If only you, God, would slay the wicked! Away from me, you who are bloodthirsty! They speak of you with evil intent; your adversaries misuse your name. Do I not hate those who hate you, Lord, and abhor those who are in rebellion against you? I have nothing but hatred for them; I count them my enemies. Search me, God, and know my heart; test me and know my anxious thoughts. See if there is any offensive way in me, and lead me in the way everlasting. The last part of Psalm 139 shouts that we are captured by God. The writer of Psalm 139 begins to take up God’s battles. “I hate those who hate you and I abhor those who rise up against you. I have nothing but hatred for them; I count them as my enemies.” God captures us! Forty-one years ago a young woman named RobAnne captured my heart. I’ll defend her. I love her. I stand with her. I believe in her because she captured my heart. God says, “Listen, stand up against those who oppose me.” The writer ends the psalm with “Search me, God, and know my heart; test me…See if there’s any offensive way in me, and lead me in the way everlasting.” God pursues you. He captures you. He says, “Follow me and I will lead you in the way everlasting.” It’s wonderful to be captured by God. It’s wonderful to have your dreams and your thoughts captured. It’s beautiful when your family and passions and giftedness are captured by God and used for His kingdom. I love what God is doing in my life; I love how He has captured me. It’s a ride that I don’t want...

Psalm 139:13-18

For you created my inmost being; you knit me together in my mother’s womb. I praise you because I am fearfully and wonderfully made; your works are wonderful, I know that full well. My frame was not hidden from you when I was made in the secret place, when I was woven together in the depths of the earth. Your eyes saw my unformed body; all the days ordained for me were written in your book before one of them came to be. How precious to me are your thoughts, God! How vast is the sum of them! Were I to count them, they would outnumber the grains of sand – when I awake, I am still with you. Let me review: Psalm 130 starts out with God declaring how much He knows about us. There’s nothing hidden from Him – He knows everything. It continues with how God will pursue us. We can never escape His presence. We may shut it out, but His presence is there. The third clear point that God wants to make in Psalm 139 is that we are His handiwork. He made us. I remember when our kids were small they would scribble some things on a page and come and present it to us. We would put it on the refrigerator because our kids made it and we were proud of them. God says, “I made you. I knit you together in your mother’s womb. You were fearfully and wonderfully made.” You are made with a purpose. You are made with a special recipe – a unique DNA – to be a valued, powerful, and needed part of His kingdom. We work in His kingdom as people...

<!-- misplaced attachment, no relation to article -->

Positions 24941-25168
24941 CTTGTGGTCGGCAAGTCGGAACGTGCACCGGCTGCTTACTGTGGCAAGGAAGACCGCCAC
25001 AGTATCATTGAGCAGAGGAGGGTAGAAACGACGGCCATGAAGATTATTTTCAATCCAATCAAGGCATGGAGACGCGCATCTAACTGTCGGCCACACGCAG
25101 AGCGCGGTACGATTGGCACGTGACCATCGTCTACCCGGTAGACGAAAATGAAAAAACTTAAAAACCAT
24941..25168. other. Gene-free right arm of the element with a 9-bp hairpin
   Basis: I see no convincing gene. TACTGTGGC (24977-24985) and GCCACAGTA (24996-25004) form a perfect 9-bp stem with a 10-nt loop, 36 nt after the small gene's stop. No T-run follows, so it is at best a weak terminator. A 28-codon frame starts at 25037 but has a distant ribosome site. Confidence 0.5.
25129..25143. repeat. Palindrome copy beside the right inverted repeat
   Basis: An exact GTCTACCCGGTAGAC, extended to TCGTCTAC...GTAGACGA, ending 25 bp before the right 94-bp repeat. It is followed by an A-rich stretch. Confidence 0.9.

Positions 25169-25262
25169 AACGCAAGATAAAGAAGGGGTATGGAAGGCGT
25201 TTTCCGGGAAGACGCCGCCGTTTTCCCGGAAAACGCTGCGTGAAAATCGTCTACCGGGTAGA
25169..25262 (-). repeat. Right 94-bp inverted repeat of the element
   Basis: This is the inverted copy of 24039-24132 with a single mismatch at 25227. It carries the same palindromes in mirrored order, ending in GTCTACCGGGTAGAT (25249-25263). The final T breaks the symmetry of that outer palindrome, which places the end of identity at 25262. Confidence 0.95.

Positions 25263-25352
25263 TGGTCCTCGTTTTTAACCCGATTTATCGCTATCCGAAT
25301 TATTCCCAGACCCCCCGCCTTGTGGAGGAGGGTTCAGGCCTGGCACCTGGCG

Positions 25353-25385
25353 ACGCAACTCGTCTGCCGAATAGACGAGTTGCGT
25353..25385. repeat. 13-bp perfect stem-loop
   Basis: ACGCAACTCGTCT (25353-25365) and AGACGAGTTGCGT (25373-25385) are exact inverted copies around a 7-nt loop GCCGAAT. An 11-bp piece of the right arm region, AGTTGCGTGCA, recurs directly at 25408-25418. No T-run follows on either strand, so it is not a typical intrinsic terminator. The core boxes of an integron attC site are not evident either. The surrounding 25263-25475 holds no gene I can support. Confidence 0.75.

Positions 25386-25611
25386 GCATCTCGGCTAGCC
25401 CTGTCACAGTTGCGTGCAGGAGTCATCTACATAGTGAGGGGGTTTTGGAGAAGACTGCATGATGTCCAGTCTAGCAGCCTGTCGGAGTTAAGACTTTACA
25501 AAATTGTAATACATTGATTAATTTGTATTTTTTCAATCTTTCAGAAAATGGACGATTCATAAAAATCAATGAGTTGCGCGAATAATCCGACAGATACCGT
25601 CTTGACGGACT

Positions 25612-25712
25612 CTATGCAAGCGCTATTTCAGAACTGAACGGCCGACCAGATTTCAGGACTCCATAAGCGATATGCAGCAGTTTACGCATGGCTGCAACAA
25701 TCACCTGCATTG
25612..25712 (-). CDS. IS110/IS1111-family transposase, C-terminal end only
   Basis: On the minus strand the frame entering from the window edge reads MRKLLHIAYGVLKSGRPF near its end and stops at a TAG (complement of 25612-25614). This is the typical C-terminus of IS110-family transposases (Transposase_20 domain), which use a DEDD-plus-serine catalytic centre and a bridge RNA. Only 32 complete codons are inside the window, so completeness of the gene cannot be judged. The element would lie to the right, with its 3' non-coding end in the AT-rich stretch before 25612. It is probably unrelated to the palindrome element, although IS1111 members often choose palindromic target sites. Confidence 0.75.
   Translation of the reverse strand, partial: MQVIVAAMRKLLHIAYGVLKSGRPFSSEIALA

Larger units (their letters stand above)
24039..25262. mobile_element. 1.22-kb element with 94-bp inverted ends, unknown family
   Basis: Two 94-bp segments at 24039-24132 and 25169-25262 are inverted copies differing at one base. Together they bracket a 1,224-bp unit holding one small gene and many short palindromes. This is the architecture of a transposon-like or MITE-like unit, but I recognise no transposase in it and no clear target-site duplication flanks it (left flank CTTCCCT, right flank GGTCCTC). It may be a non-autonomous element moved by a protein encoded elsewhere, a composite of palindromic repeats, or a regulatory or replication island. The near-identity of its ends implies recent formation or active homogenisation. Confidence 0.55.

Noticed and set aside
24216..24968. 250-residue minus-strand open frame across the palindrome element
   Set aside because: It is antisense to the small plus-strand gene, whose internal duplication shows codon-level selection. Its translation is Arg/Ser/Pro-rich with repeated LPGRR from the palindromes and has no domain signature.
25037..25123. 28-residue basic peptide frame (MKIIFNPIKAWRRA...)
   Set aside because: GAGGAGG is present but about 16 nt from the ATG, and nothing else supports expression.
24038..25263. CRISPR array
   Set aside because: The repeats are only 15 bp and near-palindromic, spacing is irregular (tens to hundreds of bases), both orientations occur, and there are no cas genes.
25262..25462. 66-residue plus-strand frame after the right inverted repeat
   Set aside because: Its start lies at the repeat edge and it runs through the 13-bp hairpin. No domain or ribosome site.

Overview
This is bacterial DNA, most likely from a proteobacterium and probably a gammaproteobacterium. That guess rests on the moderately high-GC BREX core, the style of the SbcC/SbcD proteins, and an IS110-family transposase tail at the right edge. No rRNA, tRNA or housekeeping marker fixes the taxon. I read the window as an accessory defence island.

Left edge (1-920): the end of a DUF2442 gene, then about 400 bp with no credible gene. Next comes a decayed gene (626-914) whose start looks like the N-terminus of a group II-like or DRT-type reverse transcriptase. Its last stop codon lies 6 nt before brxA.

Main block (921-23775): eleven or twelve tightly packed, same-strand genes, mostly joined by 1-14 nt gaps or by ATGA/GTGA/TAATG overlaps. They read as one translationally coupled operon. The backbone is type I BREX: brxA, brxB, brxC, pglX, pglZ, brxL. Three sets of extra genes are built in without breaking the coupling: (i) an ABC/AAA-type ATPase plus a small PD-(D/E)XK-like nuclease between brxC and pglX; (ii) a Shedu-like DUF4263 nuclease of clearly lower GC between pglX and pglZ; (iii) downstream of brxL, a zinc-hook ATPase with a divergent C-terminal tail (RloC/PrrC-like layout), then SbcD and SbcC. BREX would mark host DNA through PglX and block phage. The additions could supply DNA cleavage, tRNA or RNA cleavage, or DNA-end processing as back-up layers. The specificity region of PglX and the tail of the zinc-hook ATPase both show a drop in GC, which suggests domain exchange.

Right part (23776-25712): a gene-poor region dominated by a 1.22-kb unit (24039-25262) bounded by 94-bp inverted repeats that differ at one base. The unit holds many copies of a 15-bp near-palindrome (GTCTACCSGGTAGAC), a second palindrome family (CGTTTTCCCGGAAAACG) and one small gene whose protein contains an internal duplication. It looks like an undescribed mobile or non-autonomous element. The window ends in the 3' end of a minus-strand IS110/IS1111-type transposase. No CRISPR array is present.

Psalm 139:7-12

Where can I go from your Spirit? Where can I flee from your presence? If I go up to the heavens, you are there; if I make my bed in the depths, you are there. If I rise on the wings of the dawn, if I settle on the far side of the sea, even there your hand will guide me, your right hand will hold me fast. If I say, “Surely the darkness will hide me and the light become night around me,” even the darkness will not be dark to you; the night will shine like the day, for darkness is as light to you. In this particular part of Psalm 139 God shouts to us that He pursues us. “Where can I flee from your presence? If I go up to the heavens, you are there; if I make my bed in the depths, you are there. If I rise on the wings of the dawn, you’re there.” You’re there and your hand guides me. Darkness cannot hide me. There is nothing that can keep God from pursuing you. I love those verses when He says, “I will be there. I am there. I am there.” Listen to that carefully. God wants us to understand that He is pursuing us. It’s us who shut Him away. It’s us who keep Him out of our lives. It’s us who take over His rightful place in our lives. “I pursue you,” says the Lord. For some of you, that has to feel good. It has to feel good that the Lord desires you. I sense there are people who read this blog who feel rejected, inadequate, not valuable. God says, “Not true. You need to understand...